Tristram Hunt MP at the Financial Times 2015 Summer Party. Photo: Flickr / Financial Times Tristram Hunt MP at the Financial Times 2015 Summer Party. Photo: Flickr / Financial Times

As the Labour MP announces his resignation, Cameron Panting takes a look at the man and what he stood for

So far, the coverage of Tristram Hunt’s resignation as Labour MP for Stoke-on-Trent Central has been that it is a massive blow to Corbyn and the political project he represents. It isn’t.

In the 2015 election, UKIP moved into second place in Hunt’s marginal seat, so this is now seen as a test of how much UKIP can take Labour down in what has been dubbed as the Brexit capital of the UK, due to it having the highest proportion of Leave voters.

Of course, there is the possibility that Labour will lose the seat (he was likely to lose it anyway because of boundary changes), but surely UKIP’s gains in that area have much to do with Hunt himself, who represents exactly the kind of posh elite UKIP pretend to stand against. He is the least popular MP in parliament, as only 19 percent of his constituents voted for him.

The son of a Baron, Tristram was educated at Cambridge University and before being parachuted into the Stoke seat to become an MP, worked for think-tanks, alongside being a historian and lecturer.

He is probably most well-known for telling a group of Oxbridge students that the ‘top one-percent’ need to take control of Labour again. He also once crossed a picket line to give a lecture on Marxism. The irony need not be explained.

An ardent opponent of Corbyn, he followed Harriet Harman’s lead in abstaining on the vote against the government’s welfare cuts and refused to vote against Osborne’s fiscal charter.

Following Hunt’s announcement, Osborne himself praised him as being a ‘brilliant and bold choice’ by the V&A. I am sure the museum will agree – Hunt wrote an article for the Guardian arguing for museums and galleries to start charging again. The Victorian values that dominate his books will at least find a home.

Various commentators have praised him as a great orator, and talented MP, which more often than not just means he’s a man, posh, careerist and did Latin at school. What impact he has had on the people of Stoke-on-Trent is not particularly clear. In wider politics, all he seemed to do was attack the left at every opportunity and bang on about Englishness.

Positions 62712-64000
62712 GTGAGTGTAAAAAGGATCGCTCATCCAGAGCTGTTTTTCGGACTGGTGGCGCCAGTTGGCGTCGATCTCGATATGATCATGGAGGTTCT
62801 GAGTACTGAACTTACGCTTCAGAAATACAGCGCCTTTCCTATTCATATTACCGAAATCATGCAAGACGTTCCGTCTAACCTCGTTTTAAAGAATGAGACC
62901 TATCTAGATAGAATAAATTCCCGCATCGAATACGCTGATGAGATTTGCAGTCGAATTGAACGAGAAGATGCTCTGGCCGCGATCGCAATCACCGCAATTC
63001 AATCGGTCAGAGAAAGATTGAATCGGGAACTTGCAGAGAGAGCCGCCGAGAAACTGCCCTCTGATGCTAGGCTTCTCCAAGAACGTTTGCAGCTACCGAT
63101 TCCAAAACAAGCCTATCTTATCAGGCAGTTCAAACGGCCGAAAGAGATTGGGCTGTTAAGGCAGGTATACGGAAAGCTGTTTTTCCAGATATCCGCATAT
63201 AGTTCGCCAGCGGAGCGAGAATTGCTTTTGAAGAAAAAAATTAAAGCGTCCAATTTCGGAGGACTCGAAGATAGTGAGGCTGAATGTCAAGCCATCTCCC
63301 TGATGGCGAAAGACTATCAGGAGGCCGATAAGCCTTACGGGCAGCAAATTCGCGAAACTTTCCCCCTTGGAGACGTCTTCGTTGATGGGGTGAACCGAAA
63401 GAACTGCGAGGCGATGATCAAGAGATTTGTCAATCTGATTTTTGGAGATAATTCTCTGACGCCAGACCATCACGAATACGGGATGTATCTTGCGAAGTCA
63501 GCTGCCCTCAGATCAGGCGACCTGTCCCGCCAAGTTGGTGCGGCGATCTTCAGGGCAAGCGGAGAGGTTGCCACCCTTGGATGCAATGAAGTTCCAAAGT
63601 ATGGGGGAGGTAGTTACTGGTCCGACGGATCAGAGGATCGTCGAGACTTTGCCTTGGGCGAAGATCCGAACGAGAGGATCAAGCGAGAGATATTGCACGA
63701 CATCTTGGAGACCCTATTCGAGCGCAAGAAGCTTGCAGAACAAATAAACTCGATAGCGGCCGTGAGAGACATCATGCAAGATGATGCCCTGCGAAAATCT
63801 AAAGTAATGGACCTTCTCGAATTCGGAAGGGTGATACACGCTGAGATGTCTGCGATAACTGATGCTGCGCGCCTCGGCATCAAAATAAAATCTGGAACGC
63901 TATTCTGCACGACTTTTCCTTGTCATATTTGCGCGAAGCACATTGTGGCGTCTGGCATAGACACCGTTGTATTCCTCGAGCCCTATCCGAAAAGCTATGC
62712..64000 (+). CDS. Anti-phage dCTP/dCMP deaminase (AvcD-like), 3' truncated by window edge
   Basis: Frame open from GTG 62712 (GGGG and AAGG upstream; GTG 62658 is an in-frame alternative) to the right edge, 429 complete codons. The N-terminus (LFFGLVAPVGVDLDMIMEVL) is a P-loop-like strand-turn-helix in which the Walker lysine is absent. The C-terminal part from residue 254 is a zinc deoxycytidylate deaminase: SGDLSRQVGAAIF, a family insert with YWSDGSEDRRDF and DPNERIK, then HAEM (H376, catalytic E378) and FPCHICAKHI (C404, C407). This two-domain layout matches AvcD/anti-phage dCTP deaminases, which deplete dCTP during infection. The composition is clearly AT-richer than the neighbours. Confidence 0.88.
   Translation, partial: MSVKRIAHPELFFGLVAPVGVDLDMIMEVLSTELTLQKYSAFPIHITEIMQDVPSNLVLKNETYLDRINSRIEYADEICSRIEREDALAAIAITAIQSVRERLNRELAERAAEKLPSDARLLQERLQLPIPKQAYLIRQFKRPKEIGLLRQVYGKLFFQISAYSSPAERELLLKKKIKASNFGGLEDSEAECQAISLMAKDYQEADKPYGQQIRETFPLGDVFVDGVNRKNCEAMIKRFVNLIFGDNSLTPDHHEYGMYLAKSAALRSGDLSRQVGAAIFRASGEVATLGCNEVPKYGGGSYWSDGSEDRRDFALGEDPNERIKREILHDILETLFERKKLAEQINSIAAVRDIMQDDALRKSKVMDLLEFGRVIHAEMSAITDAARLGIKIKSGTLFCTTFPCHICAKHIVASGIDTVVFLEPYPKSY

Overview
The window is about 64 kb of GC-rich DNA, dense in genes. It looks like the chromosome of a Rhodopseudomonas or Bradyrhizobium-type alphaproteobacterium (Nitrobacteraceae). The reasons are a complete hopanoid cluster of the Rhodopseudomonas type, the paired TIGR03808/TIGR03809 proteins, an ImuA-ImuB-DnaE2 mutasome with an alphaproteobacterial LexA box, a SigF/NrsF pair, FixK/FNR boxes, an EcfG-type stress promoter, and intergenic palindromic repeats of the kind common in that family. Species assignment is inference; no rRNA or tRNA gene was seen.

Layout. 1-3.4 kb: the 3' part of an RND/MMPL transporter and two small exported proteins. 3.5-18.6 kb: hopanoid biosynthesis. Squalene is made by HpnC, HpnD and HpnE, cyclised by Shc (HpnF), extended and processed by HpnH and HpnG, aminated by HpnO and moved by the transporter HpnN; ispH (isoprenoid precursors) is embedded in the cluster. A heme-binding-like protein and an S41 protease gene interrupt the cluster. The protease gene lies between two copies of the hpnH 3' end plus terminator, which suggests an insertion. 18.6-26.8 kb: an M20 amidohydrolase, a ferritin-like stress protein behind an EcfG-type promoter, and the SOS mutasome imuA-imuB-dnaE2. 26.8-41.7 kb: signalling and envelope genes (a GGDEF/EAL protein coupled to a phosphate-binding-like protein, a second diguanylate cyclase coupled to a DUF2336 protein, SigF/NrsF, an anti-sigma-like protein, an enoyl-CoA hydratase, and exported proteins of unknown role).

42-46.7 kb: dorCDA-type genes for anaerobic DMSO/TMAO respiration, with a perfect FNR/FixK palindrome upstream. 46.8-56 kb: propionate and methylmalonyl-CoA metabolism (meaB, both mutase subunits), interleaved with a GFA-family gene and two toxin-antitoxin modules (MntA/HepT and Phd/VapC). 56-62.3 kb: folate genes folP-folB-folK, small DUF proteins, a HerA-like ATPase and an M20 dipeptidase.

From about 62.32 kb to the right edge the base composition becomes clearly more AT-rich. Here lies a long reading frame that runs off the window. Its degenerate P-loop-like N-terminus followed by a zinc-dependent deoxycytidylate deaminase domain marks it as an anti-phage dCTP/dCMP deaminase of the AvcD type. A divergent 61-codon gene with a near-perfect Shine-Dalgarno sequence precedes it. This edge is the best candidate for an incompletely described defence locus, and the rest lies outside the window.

How he can have the temerity to suggest that Corbyn is one of the reasons the country voted to Leave, whilst failing to convince most of his own constituents of his position is tribute to his arrogance. It was New Labour (a tradition Hunt comes from) disregarding the core working class support over the Blair years, that laid the foundations for Brexit to happen, as so many were let down.

Labour took a load of Lib Dem voters in his seat in the last election, although Corbyn’s recent waver over free-movement may prove a problem with regard to holding the more liberal edge of his support. Let’s face it, he’s not going to out-do UKIP or the Tories on immigration, so why try?

The Tories look to be more of a threat, as UKIP unsurprisingly seems to have blown up since the referendum, and the Tories are picking up more of their support than Labour. This could however change, with Corbyn’s more full-blooded recent cry for a People’s Brexit, and the Tories in crisis over both Brexit and the NHS.

However, marginal seats are always going to be difficult for a party that is attempting to re-write the rules of politics and offer a genuinely transformative program. This is very difficult to get across with by-elections, and they are won and lost on a wide-range of factors.

More likely than not, Labour will retain the seat, but if they don’t, it won’t be because they have lost the least popular MP in parliament. 

Cameron Panting

Cameron Panting was formerly National Organiser for Counterfire. He is active within the People's Assembly and Stop The War.